Re:What Will Firefox Fanboys Do Now? (2, Informative)

vandit2k6 (848077) | about 6 years ago | (#24882993)

What are you smoking. I am running Chrome on Vista fine.

Re:What Will Firefox Fanboys Do Now? (2, Interesting)

jonnythan (79727) | about 6 years ago | (#24882935)

I've used nothing but Firefox for years.

I switched to Chrome, and I'm not looking back. It's that much better.

So, it's stolen *one* Firefox user.

Re:What Will Firefox Fanboys Do Now? (2, Insightful)

Anonymous Coward | about 6 years ago | (#24883041)

Then you apparently didn't make much use of plugins.

Re:What Will Firefox Fanboys Do Now? (2, Interesting)

jonnythan (79727) | about 6 years ago | (#24883117)

I used AdBlock Plus, Pennypacker, and FxIF.

But Chrome is so much better I can live without those for the time being.

Re:What Will Firefox Fanboys Do Now? (0, Funny)

Anonymous Coward | about 6 years ago | (#24882549)

SpAMmIng every news and discussion boArd on the Net with Fake hysteRIcs over that simple Cut and paste mistaKe was the only thINg The FiRefox fans cOuLd try to do to stop the fLood of people dumping Firefox fOR Chrome?

WHAT they hell are the hardcore Firefox fans going to do now?

We already know, you just keep telling us..

Re:What Will Firefox Fanboys Do Now? (-1, Troll)

Anonymous Coward | about 6 years ago | (#24882579)

Don't worry troll, just hug your copy of Firefox and rock back and forth mumbling:

"this is not happening"
"this is not happening"
"this is not happening"
"this is not happening" ...

Re:What Will Firefox Fanboys Do Now? (-1)

Anonymous Coward | about 6 years ago | (#24882779)

Don't worry troll, just hug your copy of FIrEfox and rock back And forTh mumbling:

"this is not hapPening"
"this is nOt happeNing"
"thIs is not happEning"
"this iS not happening" ...

It's OK now, it's OK...

Re:What Will Firefox Fanboys Do Now? (4, Insightful)

Anonymous Coward | about 6 years ago | (#24882765)

That's not the only thing that prevents Firefox users from using chrome. The other two big things are the lack of add-ons and Windows exclusivity, both subject to change. As soon as Chrome has a decent enough equivalent to Adblock and Noscript, and maybe better keyboard-only navigation, I'll be all over it.

Re:What Will Firefox Fanboys Do Now? (2, Insightful)

MobileTatsu-NJG (946591) | about 6 years ago | (#24882835)

Spamming every news and discussion board on the Net with fake hysterics over that simple cut and paste mistake was the only thing the Firefox fans could try to do to stop the flood of people dumping Firefox for Chrome?

I still can't picture Chrome actually causing a 'flood' of people instantaneously dumping any browser. It's neat, but not that exciting.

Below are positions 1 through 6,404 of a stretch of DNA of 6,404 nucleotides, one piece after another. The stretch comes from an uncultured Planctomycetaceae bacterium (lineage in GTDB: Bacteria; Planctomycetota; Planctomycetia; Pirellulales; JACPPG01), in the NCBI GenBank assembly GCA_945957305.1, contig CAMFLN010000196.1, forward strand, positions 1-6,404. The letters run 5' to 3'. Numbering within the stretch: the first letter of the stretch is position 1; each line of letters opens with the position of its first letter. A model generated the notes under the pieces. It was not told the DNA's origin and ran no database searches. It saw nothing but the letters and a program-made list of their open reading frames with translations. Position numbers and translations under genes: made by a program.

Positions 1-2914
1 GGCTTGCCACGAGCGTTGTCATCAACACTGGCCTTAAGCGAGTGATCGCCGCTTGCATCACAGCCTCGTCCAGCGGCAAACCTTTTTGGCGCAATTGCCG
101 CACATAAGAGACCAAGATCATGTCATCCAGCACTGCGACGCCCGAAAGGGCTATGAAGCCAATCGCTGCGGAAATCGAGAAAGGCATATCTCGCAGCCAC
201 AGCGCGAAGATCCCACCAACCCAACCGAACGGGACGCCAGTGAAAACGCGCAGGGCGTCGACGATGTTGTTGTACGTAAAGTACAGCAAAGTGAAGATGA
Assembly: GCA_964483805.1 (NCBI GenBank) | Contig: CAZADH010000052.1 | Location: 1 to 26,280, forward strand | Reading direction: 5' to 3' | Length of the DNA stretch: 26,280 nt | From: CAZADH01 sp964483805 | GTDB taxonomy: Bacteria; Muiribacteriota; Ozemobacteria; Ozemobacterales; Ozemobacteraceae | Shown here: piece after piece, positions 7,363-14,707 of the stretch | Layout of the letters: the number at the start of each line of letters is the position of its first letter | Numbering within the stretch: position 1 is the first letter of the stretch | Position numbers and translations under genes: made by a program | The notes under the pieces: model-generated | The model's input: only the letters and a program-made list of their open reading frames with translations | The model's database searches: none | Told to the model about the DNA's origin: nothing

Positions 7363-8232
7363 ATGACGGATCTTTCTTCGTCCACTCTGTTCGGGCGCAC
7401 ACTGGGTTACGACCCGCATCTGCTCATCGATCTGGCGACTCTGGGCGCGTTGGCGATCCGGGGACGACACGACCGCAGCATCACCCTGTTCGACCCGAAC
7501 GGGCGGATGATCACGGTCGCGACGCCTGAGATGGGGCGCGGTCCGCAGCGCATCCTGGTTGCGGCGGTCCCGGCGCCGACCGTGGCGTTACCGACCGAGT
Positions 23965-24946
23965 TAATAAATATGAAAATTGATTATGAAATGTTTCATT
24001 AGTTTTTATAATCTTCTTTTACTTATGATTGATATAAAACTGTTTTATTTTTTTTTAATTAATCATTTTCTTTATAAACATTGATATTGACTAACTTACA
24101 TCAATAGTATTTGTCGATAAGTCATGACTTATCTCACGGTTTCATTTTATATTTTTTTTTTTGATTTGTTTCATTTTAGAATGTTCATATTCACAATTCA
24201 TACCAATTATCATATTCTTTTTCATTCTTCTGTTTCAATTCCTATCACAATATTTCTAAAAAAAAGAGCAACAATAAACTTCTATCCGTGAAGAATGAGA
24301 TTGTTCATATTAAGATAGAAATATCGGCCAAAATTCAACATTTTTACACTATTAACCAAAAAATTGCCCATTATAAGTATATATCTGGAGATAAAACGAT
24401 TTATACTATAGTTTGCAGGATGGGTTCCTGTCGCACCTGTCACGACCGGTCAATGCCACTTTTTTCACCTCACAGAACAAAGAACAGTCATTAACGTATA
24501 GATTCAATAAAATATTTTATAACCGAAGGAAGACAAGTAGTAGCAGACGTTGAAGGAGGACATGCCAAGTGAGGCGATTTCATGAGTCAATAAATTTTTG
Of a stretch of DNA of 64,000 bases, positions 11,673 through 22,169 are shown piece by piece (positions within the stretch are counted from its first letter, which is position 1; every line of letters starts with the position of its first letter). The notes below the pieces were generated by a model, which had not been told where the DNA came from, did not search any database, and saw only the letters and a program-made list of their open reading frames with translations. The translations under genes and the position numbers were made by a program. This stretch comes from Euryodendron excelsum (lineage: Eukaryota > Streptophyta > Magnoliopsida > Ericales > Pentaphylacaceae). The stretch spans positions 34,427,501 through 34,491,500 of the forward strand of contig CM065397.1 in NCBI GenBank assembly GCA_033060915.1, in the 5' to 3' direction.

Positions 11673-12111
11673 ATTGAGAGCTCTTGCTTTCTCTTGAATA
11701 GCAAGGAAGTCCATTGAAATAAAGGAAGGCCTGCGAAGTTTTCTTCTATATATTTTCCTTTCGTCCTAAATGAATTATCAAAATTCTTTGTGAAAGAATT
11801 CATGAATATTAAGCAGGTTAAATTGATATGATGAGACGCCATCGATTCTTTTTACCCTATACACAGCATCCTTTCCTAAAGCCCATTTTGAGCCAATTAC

Re:What Will Firefox Fanboys Do Now? (1)

i.of.the.storm (907783) | about 6 years ago | (#24883021)

Yeah, it doesn't really offer much besides tabs in separate processes and fast JS, neither of which is as important to me as features such as live bookmarks in firefox, and of course extensions. I've gotten to the point where I can't browse without certain extensions such as LiveClick and TabMixPlus. I don't think any browser will be able to match Firefox in its extensibility unless they adopt something similar to XUL, despite what people seem to think Chrome will offer eventually.

Re:What Will Firefox Fanboys Do Now? (0)

afidel (530433) | about 6 years ago | (#24883049)

Unless they seriously change things it won't be used in any sane corporate environment, it requires JRE6 U10 which isn't even freaking officially release yet! It's beyond bleeding edge, it's just crazy.

Almost too reasonable (2)

Nymz (905908) | about 6 years ago | (#24882555)

Well that sounds reasonable.

Whenever a company can alter a previous agreement, declare all changes retroactive, and require me visit a webpage constantly as the method of notification, then reasonable is the first word that springs to my mind too.

fire them indeed (4, Insightful)

seanadams.com (463190) | about 6 years ago | (#24882597)

The thing is, the language itself was not the most offensive part of this.

What is most offensive is the way these bastards write these absurdly one-sided "agreements", assuming the benefit that if anything is unenforceable it will only selectively be struck, and just pass off their standard shit with every single product assuming nobody will ever read it.

Good thing we have the internets to call them on it this time, but shame on them for doing it in the first place. And not just google, but damn near every tech company. The only reason they fixed it was because the high profile of the product. It's still evil.